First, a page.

A Rising Tide: The World's Displaced People

Today, there are over 51.2 million forcibly displaced people in the world. These are the highest numbers since World War II.
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Syria commands daily media headlines. It has become associated with a conflict that now involves our nation and our politics. Syria is also almost indelibly linked to the rise of The Islamic State/ISIS and its actions, including the use of a very 21st century platform such as Twitter to recruit women from Western nations to join its cause. Yet while we consider the sensationalistic irony of a self-proclaimed caliphate's use of the most modern of technologies, let's not forget the extraordinary tide of displaced Syrians.

Half of Syria's population has been forced to flee their homes, with 3 million people seeking refuge in Turkey, Lebanon, Jordan and Iraq. To add to the magnitude of this situation, nearly 6.5 million civilians have been displaced within Syria, and nearly 11 million Syrians are in need of aid inside the country itself. If we total the sizes of both of the displaced groups, the conflict in Syria has resulted in roughly 10 million displaced people--that's the equivalent of displacing the entire population of states like Georgia, Michigan or North Carolina. Staggering.

As dismaying as these figures may be, they are dwarfed by the fact that, today, there are over 51.2 million forcibly displaced people in the world. These are the highest numbers since World War II. Of this total, 16.7 million are refugees - people who fled their native countries to preserve their lives or their freedom and now reside in another country. The top three "source countries" for refugees are Afghanistan, Syria and Sudan.

By far, though, today's largest group of displaced people consists of those living within their own borders. Officially referred to as "Internally Displaced People" or "IDPs," they amount to a record 33.3 million people. That's more than the total population of Texas, our second most populous state. Perhaps even more striking, only two nations account for half of the total number of internally displaced people - Syria and Congo.

These numbers are mind-blowing.

Unfortunately, these shocking statistics reflect the changing nature of conflict and displacement in the 21st century. War has shifted from nations battling one another to nations being torn apart from within by insurgencies and civil war. And the number of forcibly displaced people grows as the number of conflicts increases and wars don't end.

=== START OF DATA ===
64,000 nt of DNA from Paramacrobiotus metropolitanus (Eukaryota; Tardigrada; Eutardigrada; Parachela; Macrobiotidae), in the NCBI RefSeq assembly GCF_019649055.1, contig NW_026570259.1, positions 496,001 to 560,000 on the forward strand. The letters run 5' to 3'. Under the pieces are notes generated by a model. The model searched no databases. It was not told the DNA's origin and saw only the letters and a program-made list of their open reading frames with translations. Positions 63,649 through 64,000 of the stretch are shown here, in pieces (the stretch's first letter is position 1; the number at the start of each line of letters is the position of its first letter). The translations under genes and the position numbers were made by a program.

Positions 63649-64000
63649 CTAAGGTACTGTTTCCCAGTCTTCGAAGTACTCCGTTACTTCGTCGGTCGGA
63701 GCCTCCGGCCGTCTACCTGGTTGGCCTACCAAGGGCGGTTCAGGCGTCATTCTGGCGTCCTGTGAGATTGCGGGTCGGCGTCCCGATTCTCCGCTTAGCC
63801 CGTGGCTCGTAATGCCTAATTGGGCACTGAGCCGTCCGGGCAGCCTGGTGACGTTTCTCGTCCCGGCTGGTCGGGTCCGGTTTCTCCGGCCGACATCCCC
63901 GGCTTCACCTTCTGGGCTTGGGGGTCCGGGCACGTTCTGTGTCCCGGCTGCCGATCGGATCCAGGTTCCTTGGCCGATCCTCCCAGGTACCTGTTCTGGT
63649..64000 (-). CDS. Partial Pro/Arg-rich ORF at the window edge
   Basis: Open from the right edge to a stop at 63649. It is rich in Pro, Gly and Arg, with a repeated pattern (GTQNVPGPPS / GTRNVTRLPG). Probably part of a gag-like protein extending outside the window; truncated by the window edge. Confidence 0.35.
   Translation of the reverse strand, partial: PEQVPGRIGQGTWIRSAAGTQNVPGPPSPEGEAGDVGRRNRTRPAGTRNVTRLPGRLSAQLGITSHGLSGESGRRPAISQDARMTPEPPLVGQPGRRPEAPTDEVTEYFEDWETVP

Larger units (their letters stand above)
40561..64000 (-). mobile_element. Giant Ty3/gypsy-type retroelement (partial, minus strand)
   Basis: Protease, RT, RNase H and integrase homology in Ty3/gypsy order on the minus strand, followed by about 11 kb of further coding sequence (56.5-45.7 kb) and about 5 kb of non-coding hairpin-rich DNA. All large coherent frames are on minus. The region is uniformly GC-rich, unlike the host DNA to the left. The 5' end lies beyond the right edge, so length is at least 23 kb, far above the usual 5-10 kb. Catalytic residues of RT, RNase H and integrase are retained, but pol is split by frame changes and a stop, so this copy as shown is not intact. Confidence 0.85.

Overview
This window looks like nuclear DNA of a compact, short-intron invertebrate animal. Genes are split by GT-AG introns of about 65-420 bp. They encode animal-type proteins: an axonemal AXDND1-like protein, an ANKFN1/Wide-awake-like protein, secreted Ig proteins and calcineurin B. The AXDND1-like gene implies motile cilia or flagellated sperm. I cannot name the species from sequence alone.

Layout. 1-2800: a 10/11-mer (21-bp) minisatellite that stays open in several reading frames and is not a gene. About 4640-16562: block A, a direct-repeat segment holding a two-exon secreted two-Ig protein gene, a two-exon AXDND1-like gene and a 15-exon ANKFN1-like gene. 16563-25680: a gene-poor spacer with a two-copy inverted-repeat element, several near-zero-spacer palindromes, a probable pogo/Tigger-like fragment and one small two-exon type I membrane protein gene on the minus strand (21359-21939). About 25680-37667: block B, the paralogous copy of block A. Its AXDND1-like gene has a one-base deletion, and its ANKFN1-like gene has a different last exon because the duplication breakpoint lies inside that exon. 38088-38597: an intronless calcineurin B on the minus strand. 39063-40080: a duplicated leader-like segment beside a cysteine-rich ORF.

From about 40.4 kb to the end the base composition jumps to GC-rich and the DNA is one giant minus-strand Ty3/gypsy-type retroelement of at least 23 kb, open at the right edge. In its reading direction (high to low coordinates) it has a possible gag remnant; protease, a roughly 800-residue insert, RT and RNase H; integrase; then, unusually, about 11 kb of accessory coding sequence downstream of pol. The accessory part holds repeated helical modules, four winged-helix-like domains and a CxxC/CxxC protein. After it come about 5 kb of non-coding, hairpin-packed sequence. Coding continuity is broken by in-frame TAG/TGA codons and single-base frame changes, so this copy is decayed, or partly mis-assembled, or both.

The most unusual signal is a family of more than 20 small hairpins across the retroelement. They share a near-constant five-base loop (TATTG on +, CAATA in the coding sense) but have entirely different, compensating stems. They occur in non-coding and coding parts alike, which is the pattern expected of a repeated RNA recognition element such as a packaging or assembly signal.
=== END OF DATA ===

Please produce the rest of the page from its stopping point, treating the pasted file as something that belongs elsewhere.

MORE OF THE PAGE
Despite the debates raging in the U.S. and Europe over immigration and refugee policy, the fact remains that so-called "developing" countries host over 86% of the world's refugees, compared to 70% ten years ago.

Not surprisingly, women and girls constitute about half of any refugee, internally displaced, or stateless population.

What is more surprising is that more than half of the world's displaced people are under 18. These young people are especially vulnerable to abuse, neglect, violence and exploitation. Much needs to be done to keep such children safe and ensure that communities do not "lose" entire generations of children.

But how do we deal with such a complex problem, one that spans continents and is often associated with conflicts that are themselves complex? Yes, it is encouraging to see donor nations, including ours, pledge to increase support for Syrian refugees. However, more needs to be done in terms of addressing root causes.

How about starting with something basic - good governance. We can help the displaced not only by providing them with food and shelter, but also by ensuring that their rights are upheld and that the rule of law is strong wherever they reside. Good governance doesn't only protect marginalized groups and the vulnerable such as children, but helps prevent countries from breaking down in the first place. In short, peace and good governance are crucial to well-being. This priority should be more fully reflected in our foreign aid policy.

I know that ensuring peace and good governance is much easier said than done. But, to me, it is one of the most promising starting points.

While holding true to this long-term "north star," the world, particularly the U.S., needs to provide 21st century options for refugees, asylum seekers, and IDPs. Large camps are no longer the only solution. In its Policy on Alternatives to Camps, the United Nations Refugee agency, also known as UNHCR, states that camps, by definition, place limitations on the rights of those housed within them and have negative impacts over the long run for all parties concerned.

Rather than isolating people in camps indefinitely, why not try to integrate refugees and IDPs into their host communities? This is already occurring with some communities in the U.S. as the Department of Health and Human Services' Office of Refugee Resettlement has helped settle 3 million refugees in cities throughout the country since the 1940s. In 2012 the government of Brazil granted permanent residency to nearly 2,000 former Angolan and Liberian refugees that were already largely integrated into society in the cities of Rio de Janeiro and São Paulo.

As we follow media narratives about the twists and turns in Syria and IS/ISIS, it is important to cut through the blitz to focus on the often invisible faces of this conflict - the 10 million Syrians who have been forcibly displaced. Let's think about our role in this humanitarian crisis. Let's figure out a way to support peace, good governance and global economic development. If we can, then this rising tide of displaced people has the potential to lift so many boats.

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